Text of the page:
Good day, saskatoonberry. áma sq̓it, stsáqwem!

stsáqwem

Over at the instagram account, Amanda has, it seems, been spending a lot of time this week on her hands and knees, having lovely close-upencounters with all the creatures – from chocolate lily to calypso orchid to the slugs, who are making their spring appearances. She’s also spotted some early saskatoonberry blossoms. Which is a good opportunity for us to learn to greet the saskatoon by name.

stsáqwem

Last year, I read a beautiful essay by Robin Wall Kimmerer, inspired by a mega saskatoonberry picking session.

Saskatoon, Juneberry, Shadbush, Shadblow, Sugarplum, Sarvis, Serviceberry—these are among the many names for Amelanchier. Ethnobotanists know that the more names a plant has, the greater its cultural importance. In Potawatomi, it is called Bozakmin, which is a superlative: the best of the berries.

What deep wisdom is stored in this word, stsáqwem, I wondered. So I googled it. And happily, discovered that Neawana Michell, a St̓át̓imc language and culture teacher has shared a video of harvesting stsáqwem, saskatoon berries.

In it, she shares that sTsáqwem is a very important berry to the St̓át̓imc. “It’s our king berry.”

I appreciate all she shares about sTsáqwem, seeing the harvesting, the baskets, and the processing, and hearing her share the word again and again until it feels more familiar in my mouth. I wanted to add one thing – coming from a settler, white-consumer, colonized mindset, I recognise in myself that my first instinct, when I encounter something new and lovely that I want to get to know better, is to buy/consume it. I don’t hate on myself for this. I’m a product of the culture I swim in. Kid of the 70s and 80s. I have absorbed a lot of messages that say, the way to interact with anything meaningfully, is to own it. I suspect, when some of us first go into wild places, or nature, or places that move us, we want to interact meaningfully, and we don’t have a big repertoire of moves beyond own/buy/consume. Learning to harvest something can feel giddily exciting. Oh, look at me, I’m in touch with nature, I’m harvesting things and getting in touch with my inner wild. When the consumer meets the forager inside us, things can be dangerous… we can bring our appetite for meaning/connection/relationship and our scarcity mindset and our over-achieving/gold-star-seeking ways (speaking for a friend. Haha, not really. Speaking totally for myself.), into that experience. I invite you to pause, before you decide to go foraging. I invite you to consider the needs of all the other beings that live with a plant you’re encountering. I invite you to maybe make friends first, lest foraging become the tinder of wild spaces. Wanna hook up? I’ve seen your photo online and you look good to me. What if we slow right down, and say, let’s just sit and visit. Let me learn how to say your name. Let me taste one berry, if I may. Let me offer you something in return – my attention sitting here, my praise and admiration, the water from my water bottle, some kind of offering… just something that tries to bring us into a different kind of balance. I have found that the very best guidance for this is the Honourable Harvest teachings that Robin Wall Kimmerer has shared.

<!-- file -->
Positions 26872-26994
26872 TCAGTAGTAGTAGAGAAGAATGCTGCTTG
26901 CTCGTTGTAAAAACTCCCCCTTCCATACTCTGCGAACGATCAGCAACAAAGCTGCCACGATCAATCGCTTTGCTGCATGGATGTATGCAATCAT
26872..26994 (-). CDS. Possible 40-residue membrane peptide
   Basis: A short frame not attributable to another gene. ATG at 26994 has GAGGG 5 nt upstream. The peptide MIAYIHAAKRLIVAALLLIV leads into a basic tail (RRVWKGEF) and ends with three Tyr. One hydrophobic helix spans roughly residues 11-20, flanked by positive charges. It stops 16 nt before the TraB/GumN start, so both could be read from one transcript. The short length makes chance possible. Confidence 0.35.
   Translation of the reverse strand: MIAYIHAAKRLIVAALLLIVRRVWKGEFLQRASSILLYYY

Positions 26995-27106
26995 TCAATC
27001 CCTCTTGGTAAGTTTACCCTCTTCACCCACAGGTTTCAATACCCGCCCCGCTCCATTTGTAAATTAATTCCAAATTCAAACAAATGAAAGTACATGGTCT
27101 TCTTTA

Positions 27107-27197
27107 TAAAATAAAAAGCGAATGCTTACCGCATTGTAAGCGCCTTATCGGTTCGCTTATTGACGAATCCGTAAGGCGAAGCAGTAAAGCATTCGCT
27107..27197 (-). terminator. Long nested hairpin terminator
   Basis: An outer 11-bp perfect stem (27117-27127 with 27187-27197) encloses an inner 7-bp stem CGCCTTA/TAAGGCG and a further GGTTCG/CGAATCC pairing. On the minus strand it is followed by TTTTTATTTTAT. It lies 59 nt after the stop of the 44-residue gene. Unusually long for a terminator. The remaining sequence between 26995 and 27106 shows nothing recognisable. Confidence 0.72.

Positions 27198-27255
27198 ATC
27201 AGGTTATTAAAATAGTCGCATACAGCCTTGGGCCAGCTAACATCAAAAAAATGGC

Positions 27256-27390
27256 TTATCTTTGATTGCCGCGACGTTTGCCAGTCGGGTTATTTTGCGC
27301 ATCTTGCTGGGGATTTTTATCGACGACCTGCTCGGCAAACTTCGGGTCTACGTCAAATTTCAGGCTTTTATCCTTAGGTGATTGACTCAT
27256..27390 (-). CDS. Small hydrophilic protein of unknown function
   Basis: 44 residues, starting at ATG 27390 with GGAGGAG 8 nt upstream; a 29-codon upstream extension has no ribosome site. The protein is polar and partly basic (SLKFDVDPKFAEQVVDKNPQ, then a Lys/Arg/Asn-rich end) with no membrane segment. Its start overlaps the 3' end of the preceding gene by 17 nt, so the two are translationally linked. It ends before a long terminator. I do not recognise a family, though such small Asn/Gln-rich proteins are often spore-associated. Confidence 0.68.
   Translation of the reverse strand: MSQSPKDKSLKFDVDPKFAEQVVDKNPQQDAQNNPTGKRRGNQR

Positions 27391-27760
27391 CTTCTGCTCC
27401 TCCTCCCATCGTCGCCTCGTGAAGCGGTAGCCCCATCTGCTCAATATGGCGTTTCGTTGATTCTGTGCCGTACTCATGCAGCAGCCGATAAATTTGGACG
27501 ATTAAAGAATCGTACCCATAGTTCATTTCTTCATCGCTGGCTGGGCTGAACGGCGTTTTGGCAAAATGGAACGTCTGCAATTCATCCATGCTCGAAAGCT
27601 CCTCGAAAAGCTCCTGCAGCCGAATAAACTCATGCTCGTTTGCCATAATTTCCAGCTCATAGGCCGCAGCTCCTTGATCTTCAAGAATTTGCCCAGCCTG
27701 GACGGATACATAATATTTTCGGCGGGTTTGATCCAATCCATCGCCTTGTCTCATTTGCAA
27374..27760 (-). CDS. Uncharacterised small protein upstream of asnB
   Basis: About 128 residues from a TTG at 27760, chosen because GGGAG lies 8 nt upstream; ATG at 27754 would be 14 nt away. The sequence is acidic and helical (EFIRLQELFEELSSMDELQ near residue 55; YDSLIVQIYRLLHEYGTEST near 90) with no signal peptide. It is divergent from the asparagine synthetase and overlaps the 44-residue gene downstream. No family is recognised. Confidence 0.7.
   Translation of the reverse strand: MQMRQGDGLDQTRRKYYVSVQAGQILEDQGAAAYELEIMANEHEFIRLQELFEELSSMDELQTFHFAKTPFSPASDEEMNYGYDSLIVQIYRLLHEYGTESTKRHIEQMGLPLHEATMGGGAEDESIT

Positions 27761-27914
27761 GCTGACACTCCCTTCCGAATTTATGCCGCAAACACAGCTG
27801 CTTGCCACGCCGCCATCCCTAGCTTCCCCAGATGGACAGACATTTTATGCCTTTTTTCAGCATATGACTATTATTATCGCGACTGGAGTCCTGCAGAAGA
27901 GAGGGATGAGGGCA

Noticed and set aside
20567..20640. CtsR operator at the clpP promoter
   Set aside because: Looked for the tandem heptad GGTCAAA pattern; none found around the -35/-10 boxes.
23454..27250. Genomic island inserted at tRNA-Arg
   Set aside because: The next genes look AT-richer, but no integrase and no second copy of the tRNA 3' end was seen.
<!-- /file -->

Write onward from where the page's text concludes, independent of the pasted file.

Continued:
In Ucwalmictws, the language of the St’atl’imc Nations, the word for harvest is k̓úl̓tsam̓, meaning not just to take food or get food, but also – “Take only what you need and use what you take.” It’s a word that means integrity, responsibility and living well.

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